The iconic actor Robert Ryan is best known for his intense performances in films such as:
Ryan seemed to specialize in playing angry white men whose racism or other hidden demons cultivated a hatred that was always simmering just below the surface such that they were always ready to explode if it was stirred even slightly, or their passions were otherwise provoked. His portrayal of Captain Vere’s Master at Arms John Claggart in actor-director Peter Ustinov’s screen version of Herman Melville’s Billy Budd (1962) – in which Terence Stamp earned his only Oscar nomination (in the ill-fated title role) – is a quintessential example of these roles on the actor’s resume. Ryan’s Claggart is a particularly sadistic and cruel individual who seems to enjoy exercising his authority, having men flogged (ostensibly to enforce discipline, but) for no apparent reason.
Late in his career, when the threat of any physical action (and its inherent consequences) by the actor’s characters were no longer as ominously apparent, Ryan still clashed with some of the big names on the screen in supporting roles:
But what you may not know (or remember) about Robert Ryan is that he also played some less intense parts on film. Fortunately, even though I’ve only seen a third of his 75 movies, I’ve had the pleasure of seeing some of his more nuanced character roles. Early in his career, he actually played “good guys”: helping Pat O’Brien catch a spy in Bombardier (1943) and as Ginger Rogers’s nice soldier husband in Tender Comrade (1943). However, in another RKO movie that same year – The Sky’s the Limit (1943) – Ryan revealed a more devious side: his character exploits Fred Astaire’s, ‘forcing’ him to perform a snake dance by threatening to reveal his identity and possibly ruin his chances with Joan Leslie’s.
But after World War II, another Ryan character assisted Merle Oberon’s by helping Paul Lukas’s German diplomat escape assassination in Jacques Tourneur’s Berlin Express (1948). Ryan also played more sympathetic (if sometimes misunderstood) characters in Fred Zinnemann’s Act of Violence (1948) – as a cripple that pursues Van Heflin for past deeds – and in Robert Wise’s The Set-Up (1949) – as an over-the-hill boxer who resists taking a dive in his last fight – before playing Claudette Colbert’s confused fiancé in the rarely aired The Secret Fury (1950), directed by actor Mel Ferrer. When his character’s wedding to Colbert’s is interrupted by a man claiming that the bride-to-be is already married, Ryan is relentless during his pursuit of the truth. But later that year, in a curiously miscast Nicholas Ray drama Born to Be Bad (1950) – thirty-three year old Joan Fontaine plays a college student while Ryan plays a writer that she has an affair with – he gets to deliver some audacious one-liners with absolutely no subtly; Ferrer, Leslie and Zachary Scott also have featured roles.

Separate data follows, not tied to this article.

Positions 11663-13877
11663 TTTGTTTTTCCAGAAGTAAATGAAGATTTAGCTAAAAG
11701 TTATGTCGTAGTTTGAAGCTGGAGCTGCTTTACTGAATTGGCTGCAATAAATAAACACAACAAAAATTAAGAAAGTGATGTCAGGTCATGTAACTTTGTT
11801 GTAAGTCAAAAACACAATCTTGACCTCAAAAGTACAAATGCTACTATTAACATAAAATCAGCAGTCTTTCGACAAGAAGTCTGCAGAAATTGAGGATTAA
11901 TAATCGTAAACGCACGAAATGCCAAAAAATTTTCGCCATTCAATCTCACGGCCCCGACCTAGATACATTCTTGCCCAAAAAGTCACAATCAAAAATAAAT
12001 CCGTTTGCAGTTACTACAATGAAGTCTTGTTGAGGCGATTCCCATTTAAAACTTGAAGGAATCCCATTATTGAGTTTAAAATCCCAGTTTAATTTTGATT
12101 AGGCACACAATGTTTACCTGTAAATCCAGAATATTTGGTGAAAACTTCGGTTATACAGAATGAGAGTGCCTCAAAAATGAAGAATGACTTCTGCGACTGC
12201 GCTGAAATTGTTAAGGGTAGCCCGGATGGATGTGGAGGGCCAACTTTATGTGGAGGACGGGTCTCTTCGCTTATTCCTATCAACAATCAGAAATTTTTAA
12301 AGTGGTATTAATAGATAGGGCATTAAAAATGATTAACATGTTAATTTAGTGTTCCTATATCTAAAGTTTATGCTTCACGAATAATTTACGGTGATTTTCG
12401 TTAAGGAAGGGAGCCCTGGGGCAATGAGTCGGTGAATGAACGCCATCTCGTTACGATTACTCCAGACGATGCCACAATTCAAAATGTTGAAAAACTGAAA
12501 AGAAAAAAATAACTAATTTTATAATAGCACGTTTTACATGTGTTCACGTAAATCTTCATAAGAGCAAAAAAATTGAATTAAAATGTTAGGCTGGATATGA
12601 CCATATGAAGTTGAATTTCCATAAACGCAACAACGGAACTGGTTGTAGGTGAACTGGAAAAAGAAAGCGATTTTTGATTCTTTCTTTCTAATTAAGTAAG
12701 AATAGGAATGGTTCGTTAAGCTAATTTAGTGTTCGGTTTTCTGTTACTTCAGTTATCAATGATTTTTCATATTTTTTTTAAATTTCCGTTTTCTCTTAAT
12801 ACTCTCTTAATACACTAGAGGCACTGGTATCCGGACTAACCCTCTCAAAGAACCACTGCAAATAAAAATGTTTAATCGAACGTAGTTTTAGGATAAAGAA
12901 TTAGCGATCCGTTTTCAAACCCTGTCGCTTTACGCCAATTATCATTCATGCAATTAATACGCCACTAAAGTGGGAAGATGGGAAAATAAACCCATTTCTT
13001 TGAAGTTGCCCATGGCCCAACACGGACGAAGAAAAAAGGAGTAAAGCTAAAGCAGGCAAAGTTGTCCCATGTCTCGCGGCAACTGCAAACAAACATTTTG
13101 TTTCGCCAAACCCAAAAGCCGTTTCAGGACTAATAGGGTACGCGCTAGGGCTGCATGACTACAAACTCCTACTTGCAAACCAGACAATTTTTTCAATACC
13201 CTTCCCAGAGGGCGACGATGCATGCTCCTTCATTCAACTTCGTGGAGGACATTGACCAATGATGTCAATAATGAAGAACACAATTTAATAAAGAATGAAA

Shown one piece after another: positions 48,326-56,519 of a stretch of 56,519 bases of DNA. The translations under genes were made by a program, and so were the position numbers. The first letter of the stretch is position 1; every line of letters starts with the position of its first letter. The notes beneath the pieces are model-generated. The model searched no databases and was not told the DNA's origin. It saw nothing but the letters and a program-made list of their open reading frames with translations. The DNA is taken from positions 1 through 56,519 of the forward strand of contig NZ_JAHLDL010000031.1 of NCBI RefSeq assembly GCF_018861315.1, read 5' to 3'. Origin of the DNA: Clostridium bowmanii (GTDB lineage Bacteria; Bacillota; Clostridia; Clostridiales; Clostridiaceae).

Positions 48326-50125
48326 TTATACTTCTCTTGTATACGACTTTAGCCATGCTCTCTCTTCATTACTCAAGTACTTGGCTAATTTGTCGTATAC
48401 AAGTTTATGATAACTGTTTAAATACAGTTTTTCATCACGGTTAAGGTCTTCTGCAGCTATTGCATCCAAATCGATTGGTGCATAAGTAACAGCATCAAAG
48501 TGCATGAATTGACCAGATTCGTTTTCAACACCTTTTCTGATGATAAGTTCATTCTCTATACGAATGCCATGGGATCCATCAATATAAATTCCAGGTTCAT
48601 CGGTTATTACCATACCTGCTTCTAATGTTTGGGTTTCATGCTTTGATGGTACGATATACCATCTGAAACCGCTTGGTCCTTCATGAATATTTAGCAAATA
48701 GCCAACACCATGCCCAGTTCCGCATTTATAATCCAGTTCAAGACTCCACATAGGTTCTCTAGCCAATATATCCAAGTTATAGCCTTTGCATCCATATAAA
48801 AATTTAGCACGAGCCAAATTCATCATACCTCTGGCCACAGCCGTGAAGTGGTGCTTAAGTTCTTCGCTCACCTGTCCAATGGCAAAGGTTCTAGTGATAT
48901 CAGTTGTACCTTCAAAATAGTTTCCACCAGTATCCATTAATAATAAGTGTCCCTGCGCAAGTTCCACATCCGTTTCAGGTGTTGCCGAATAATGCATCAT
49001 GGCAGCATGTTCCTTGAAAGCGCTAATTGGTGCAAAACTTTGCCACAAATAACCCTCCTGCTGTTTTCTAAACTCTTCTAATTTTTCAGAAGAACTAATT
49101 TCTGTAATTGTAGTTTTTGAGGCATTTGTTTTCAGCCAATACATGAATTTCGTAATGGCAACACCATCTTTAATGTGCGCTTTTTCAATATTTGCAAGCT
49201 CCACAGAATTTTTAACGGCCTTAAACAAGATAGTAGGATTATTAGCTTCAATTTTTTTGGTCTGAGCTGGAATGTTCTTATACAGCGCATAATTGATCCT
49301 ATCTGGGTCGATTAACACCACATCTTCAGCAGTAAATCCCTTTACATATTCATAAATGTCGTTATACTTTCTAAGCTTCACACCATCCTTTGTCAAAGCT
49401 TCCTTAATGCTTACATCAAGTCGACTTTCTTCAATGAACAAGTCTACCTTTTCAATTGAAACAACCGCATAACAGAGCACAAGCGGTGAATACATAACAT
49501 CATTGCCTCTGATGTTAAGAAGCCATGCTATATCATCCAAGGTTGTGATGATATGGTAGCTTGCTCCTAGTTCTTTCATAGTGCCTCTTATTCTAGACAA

Although most of Ryan’s more iconic roles can be found in the 1950’s portion of his filmography (listed at the beginning of this article), there were also three fairly atypical ones in the latter half of the decade that many may not have seen. One is the B-movie remake of director John Farrow’s minor classic Five Came Back (1939); as its producer, Farrow remade his earlier RKO film as Back From Eternity (1956), in which Ryan played a near retirement “alcoholic” pilot whose plane crashes in the jungle. The plot may have inspired the reality TV series Survivor, which was among the first of its kind on network television. Another subdued role was the cynical newspaperman Ryan played opposite a somewhat idealist Monty Clift in the infrequently shown Lonelyhearts (1958). Myrna Loy plays Ryan’s wife, who provides the path that the unemployed writer uses to get a job at her husband’s paper. There are several ‘confrontations’ between Ryan’s and Clift’s characters, which feature the movie’s best dialogue; the newspaper veteran manipulates the younger man, trying to corrupt him. Clift’s eventually falls prey to Maureen Stapleton’s character (the actress earning the first of her four supporting nominations in her debut) in the film’s title role of “Miss Lonelyheart”, who’d written about the problem of her husband’s impotence to the paper’s “Dear Abby”-like column (which Ryan had assigned to Clift). Finally, there’s Robert Wise’s Odds Against Tomorrow (1959), which he co-produced with Harry Belafonte. Belafonte’s character teams with Ryan’s and Ed Begley’s as would-be bank robbers, but they fight among themselves so much that a successful heist is unlikely. Ryan’s character, a two-time loser who served time for manslaughter, is a racist, which obviously adds tension to the drama, as does the fact that he’s a kept man – by Shelley Winters – and that their sexy neighbor (Gloria Grahame, naturally) is turned on by the ex-con’s past.
As you can see, Robert Ryan didn’t only play Cro-Magnon oddball hotheads during his career; the actor had the opportunity to show us more from his earliest movies to his last, and even during the decade that marked his most notable work products.
© 2009 Turner Classic Movies - this article originally appeared on TCM's official blog